There are many realities that I am discovering as I journey though my life here in Namibia. Most seem to be obvious, especially if spoken aloud. Like, “I am no longer in America.”
That became completely apparent when stepped off the plane in Windhoek 6 months ago. But there have been times when it wasn’t so obvious. I grew up in neighborhoods where nearly every face was a shade of brown and most people lived from check to check, be it paycheck or welfare check. Fifty or so years later I find myself in nearly the same environment, just on a different continent. My home back then was basic, but clean, just as my home is here in Namibia. I had many friends, but I also spent a lot of time alone back then, just as I do now. So living here often feels familiar and can sometimes seem as right as rain.
In my Erongo Region town there are things that need fixing and little money in the town’s coffers to fix them, just like so many hamlets throughout the Rust Belt, Appalachia, and the Rural South in the U.S. and people make do with what they have, and learn to see beauty and grab opportunities when they present themselves. One can get lulled into expecting the familiar, but it is the vistas and the random chance encounters that can make the reality of my current life slam me like a linebacker, and I’m left wide-eyed, slack jawed and can only mutter, “oh!” while my mind attempts fit what I’m experiencing into some familiar context, and failing.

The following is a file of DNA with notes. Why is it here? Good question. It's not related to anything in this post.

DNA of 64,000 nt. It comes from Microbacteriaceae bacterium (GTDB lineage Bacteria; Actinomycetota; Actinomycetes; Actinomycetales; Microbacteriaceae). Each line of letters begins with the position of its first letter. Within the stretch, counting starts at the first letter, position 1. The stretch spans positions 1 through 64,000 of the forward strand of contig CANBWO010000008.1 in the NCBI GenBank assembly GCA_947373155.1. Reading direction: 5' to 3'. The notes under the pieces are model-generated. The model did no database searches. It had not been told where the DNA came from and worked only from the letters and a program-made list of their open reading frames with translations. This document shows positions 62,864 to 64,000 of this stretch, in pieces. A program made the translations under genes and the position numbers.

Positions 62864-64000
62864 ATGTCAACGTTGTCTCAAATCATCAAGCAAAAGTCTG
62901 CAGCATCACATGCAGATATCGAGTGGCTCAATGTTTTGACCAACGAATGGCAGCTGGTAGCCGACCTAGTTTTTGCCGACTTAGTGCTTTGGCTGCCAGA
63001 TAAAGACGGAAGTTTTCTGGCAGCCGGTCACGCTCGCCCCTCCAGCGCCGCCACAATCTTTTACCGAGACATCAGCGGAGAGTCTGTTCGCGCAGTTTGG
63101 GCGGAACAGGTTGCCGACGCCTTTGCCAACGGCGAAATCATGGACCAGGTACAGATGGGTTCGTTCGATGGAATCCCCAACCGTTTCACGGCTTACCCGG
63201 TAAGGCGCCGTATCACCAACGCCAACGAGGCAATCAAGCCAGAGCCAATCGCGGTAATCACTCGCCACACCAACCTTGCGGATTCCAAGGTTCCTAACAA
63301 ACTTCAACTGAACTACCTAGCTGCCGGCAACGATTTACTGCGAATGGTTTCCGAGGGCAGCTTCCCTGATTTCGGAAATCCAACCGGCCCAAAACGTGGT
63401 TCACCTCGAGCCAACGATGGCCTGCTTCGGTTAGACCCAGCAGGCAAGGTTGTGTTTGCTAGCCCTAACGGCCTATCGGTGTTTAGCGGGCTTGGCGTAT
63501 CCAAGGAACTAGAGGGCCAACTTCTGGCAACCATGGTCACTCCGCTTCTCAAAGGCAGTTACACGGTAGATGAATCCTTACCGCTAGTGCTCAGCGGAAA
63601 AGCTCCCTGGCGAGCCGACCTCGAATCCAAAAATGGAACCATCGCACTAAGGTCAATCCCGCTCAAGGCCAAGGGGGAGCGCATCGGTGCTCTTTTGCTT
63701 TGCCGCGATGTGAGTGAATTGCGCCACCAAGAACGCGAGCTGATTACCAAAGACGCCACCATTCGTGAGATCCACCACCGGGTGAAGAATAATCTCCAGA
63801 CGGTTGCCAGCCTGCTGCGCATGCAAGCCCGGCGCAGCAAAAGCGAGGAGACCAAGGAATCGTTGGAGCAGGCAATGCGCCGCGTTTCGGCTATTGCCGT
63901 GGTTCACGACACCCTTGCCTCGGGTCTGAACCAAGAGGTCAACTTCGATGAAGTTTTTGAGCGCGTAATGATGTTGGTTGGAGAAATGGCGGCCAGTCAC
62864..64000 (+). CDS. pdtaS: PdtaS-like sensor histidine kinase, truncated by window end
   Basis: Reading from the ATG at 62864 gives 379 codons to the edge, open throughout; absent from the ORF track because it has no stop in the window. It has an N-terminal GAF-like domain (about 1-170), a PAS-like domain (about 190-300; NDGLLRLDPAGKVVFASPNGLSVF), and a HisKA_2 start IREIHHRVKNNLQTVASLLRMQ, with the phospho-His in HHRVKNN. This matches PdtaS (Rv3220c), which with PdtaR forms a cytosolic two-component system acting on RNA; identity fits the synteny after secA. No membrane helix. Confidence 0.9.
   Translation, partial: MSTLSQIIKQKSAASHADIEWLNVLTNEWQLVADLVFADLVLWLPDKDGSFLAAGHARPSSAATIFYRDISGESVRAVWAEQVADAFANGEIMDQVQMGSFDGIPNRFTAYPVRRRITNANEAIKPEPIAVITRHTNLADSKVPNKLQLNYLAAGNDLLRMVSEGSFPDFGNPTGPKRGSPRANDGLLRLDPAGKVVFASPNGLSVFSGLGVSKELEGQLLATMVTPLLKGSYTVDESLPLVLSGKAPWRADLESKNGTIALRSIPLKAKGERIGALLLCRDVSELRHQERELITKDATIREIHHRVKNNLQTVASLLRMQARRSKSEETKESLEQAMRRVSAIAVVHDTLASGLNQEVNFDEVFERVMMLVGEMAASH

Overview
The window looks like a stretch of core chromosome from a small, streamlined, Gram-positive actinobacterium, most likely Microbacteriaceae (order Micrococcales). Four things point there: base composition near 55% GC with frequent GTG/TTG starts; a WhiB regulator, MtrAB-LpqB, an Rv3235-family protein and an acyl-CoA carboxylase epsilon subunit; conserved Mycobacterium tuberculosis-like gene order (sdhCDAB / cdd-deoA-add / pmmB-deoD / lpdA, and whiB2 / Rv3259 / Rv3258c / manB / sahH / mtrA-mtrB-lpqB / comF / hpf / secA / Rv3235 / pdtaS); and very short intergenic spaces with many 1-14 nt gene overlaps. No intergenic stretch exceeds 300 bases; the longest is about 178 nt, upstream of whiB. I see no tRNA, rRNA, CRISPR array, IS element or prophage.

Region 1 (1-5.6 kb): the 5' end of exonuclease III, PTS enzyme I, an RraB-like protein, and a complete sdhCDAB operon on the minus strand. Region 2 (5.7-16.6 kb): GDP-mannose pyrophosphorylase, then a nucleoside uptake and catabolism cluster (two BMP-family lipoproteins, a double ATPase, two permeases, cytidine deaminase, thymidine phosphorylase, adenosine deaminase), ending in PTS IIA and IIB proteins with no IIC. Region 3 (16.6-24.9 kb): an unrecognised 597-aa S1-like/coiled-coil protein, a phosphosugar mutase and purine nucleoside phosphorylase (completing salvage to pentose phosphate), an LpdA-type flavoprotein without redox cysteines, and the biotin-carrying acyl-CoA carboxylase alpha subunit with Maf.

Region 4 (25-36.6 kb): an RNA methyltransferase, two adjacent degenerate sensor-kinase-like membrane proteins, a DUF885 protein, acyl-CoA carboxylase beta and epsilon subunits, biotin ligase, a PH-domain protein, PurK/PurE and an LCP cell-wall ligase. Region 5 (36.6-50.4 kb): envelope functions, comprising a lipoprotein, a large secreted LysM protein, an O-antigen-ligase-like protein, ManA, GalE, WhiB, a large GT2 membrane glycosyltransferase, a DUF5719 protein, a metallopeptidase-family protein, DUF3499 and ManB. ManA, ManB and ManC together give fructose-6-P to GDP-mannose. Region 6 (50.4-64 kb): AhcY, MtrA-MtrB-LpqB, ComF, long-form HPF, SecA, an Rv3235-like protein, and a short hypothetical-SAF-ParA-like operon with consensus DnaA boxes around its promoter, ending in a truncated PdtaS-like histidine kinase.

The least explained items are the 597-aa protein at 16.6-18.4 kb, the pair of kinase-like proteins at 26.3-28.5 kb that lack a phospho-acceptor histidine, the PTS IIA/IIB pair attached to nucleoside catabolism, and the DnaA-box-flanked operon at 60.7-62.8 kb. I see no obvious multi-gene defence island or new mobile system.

I had such an opportunity last week. A fellow Peace Corps volunteer, on vacation with family, offered some extra seats in a plane charted for an aerial tour of Sossusvlie and Fish River Canyon here in Namibia. I was lucky enough to be able to take advantage of the offer. What I saw was hard to describe, the only word that may do it justice is ‘surreal’. Instead of me trying to tell you what I saw I’ll let the photos I took do the talking.
More to come.